Thursday November 05, 2015
Movie Review: Rocky V (1990)
If “Rocky IV” was one of the most absurdly patriotic movies ever made—the taciturn and teeny American stoically avenging the death of his friend by taking on the huge Russian machine, Ivan Drago, in a boxing match in the U.S.S.R., and winning, and winning over the Russian crowd, including the Politburo—then “Rocky V” is one of the most subtly subversive, anti-patriotic movies ever made.
It begins, as with most “Rocky” movies, with the end of the previous “Rocky” movie: that moment of physical triumph and spiritual diplomacy: You can change, I can change, we can all change. Moments later, in the grimy Soviet shower, Rocky can’t stop his hands from shaking; then he calls Adrian “Mick,” even though Mickey died years earlier. At home, the doctors discover he’s suffering from cavum septum pellucidum. Basically, the Russian drove his brain to a spot where it shouldn’t be—not a bad metaphor for the Cold War, actually—but it means he can never box again.
Then he finds out he’s broke. All that prize money through the years? The mansion? The robot servant? Gone. While in Russia, Paulie gave power of attorney to their accountant, who used the money for his own real estate deals that fell through. Now Rocky has to return to the same old stinkin’ Philly neighborhood he fled after “Rocky II.”
In other words, because he fought for his country, Rocky 1) loses all of his money, and 2) loses his means to make money.
The obvious lesson from Sylvester Stallone? Never fight for your country.
Worst of the Rockys
Here’s how bad “Rocky V” is: Stallone’s son, Sage, who plays Rocky’s son, Robert, is the best thing in it.
In a scathing piece in The New York Times in 1985, Vincent Canby anticipated Stallone’s problems with a “Rocky IV” sequel:
The actor, who refought and won the Vietnam War in “Rambo,” has taken it upon himself to fight and win a war that hasn’t yet been declared—World War III. There’s nothing left for a “Rocky V” except a Miltonian confrontation with Satan.
So Stallone did the opposite. He did with “Rocky” what the Beatles did with “The White Album”: returned to basics. Except the Beatles made music out of it, and Stallone makes crap.
Let’s start with the notion that Rocky couldn’t make money off his name. Yes yes yes, in “Rocky II” he couldn’t act in a TV commercial with a nasty director. So what? Get a better director. Or do print ads. Or just monetize your brand, as they say today. Christ, he’s the two-time heavyweight champion of the world...and he’s white! Every doofus in the world knows you can monetize that shit. Instead, the movie pretends otherwise for the entire movie.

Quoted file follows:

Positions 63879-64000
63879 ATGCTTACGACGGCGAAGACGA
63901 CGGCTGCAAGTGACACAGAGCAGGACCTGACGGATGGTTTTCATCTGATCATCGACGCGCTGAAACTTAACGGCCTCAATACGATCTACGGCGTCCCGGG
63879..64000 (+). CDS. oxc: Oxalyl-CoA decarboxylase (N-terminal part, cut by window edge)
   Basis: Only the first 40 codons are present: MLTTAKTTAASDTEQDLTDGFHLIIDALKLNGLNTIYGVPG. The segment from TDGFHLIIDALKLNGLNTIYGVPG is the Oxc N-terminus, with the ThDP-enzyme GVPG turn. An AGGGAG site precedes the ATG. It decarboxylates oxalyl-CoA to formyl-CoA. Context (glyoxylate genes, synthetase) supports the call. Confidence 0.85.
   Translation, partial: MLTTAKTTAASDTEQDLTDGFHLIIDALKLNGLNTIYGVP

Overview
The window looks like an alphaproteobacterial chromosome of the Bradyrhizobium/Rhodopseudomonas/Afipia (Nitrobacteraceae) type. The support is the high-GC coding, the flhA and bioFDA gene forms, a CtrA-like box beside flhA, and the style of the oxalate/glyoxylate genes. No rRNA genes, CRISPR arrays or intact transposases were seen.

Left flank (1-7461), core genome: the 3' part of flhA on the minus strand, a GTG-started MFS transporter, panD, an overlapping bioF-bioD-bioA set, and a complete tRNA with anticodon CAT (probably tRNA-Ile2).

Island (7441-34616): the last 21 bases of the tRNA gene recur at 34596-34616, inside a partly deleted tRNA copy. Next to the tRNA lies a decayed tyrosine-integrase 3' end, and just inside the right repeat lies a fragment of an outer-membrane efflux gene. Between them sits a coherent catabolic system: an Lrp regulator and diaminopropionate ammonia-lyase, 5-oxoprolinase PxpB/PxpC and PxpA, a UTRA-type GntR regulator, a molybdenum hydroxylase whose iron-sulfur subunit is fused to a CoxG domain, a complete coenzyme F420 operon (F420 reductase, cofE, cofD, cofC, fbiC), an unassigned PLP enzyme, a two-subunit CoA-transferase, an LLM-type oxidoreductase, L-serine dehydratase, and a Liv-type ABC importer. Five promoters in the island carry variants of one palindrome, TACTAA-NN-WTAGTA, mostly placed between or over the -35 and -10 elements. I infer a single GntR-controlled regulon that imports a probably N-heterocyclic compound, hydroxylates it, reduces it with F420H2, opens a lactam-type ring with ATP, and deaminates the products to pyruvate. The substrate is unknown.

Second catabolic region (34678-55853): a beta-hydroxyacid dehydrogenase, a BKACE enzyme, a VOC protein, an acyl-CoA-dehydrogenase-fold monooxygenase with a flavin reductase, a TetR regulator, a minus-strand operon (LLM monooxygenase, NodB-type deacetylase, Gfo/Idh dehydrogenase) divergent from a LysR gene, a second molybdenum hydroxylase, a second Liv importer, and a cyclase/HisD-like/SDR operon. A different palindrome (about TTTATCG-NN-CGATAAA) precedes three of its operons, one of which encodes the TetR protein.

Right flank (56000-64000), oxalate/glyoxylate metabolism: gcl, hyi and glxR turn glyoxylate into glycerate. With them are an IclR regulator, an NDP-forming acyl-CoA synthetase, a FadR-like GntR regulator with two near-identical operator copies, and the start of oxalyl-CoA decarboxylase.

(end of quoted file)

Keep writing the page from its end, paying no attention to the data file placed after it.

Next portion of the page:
But at least Rocky starts up Mick’s Boxing Gym. That’s not a bad idea. Rock becomes Mick. It’s a livin’, not a waste of life. Then he takes on a brash kid from Oklahoma, absurdly named Tommy Gunn (real-life boxer Tommy Morrison), and then more absurdly nicknamed Tommy “The Machine” Gunn, because the real name isn’t perfect enough already. (It’s like giving a nickname to Coco Crisp.) And Rocky trains Tommy to be champ.
This is the centerpiece of the film. All of the movie’s remaining conflicts arise from this simple fact: Rocky trains Tommy. From that, we get this:
- Rocky ignores his own son, Robert Jr. (Sage), in favor of his adopted son, Tommy, in a way that everyone sees except Rocky.
- In the press, Rocky is given all of the credit for Tommy’s rise, and Tommy becomes resentful in a way that everyone sees except Rocky.
- A Don King-like boxing promoter, George Washington Duke (Richard Gant), steals Tommy away by plying him with something that famous professional athletes never encounter: women willing to sleep with them.
- Duke’s ultimate goal is to get Rocky back into the ring because he’s the only boxer that any boxing fan cares about. Apparently not enough to buy anything with his name on it, mind you, but certainly enough to watch him die in the ring. Because that’s entertainment.
Adrian (Talia Shire), who sees all of this happening, doesn’t say anything until the 11th hour, in an argument outside on Christmas Eve, in which Rocky talks up the smell of the neighborhood and yells, “I see where we are! I don’t want this no more!” within earshot of everyone who actually lives there. Classy, Rocko.
But eventually Rocky sees the light, and makes it up with Adrian, and Robert Jr., and Paulie, and they all go home happy. The end.
Oh right. The fight.
Brain and brain, what is brain?
It’s a “Rocky” movie so there’s gotta be a fight. But in all “Rocky” movies there has to be a reason that prevents the fight so we don’t get it until the end.
In “Rocky II” what prevents the fight is he might go blind if he fights; plus Adrian doesn’t want him to fight. But then he learns to fight right-handed and Adrian says “Win” and off we go.
In “III” he loses the eye of the tiger. But then Apollo Creed makes him live with black people so he gets it back.
In “IV,” I guess nothing really prevents the fight. He’s determined to beat the Russian as soon as Apollo is killed.
And in “V”? What prevents the fight is he might die if he fights. So how does Stallone overcome this dilemma? Well, Rocky just doesn’t die. He fights Tommy in the street because Tommy’s a little shit, and Duke doesn’t make any money off it. Of course, neither does Rocky. But he’s got family. Plus the old neighborhood. Which stinks.
Here’s the real resolution to that dilemma: Apparently Stallone gave Rocky cavum septum pellucidum because he planned to actually kill him off. But then everyone said, “No, you can’t kill him off.” So he didn’t. So Rocky fights with cavum septum pellucidum but his brain is cool with it. He doesn’t die.
But “Rocky” fans did a little bit. “Rocky V” drove our brains to a spot where it shouldn’t be.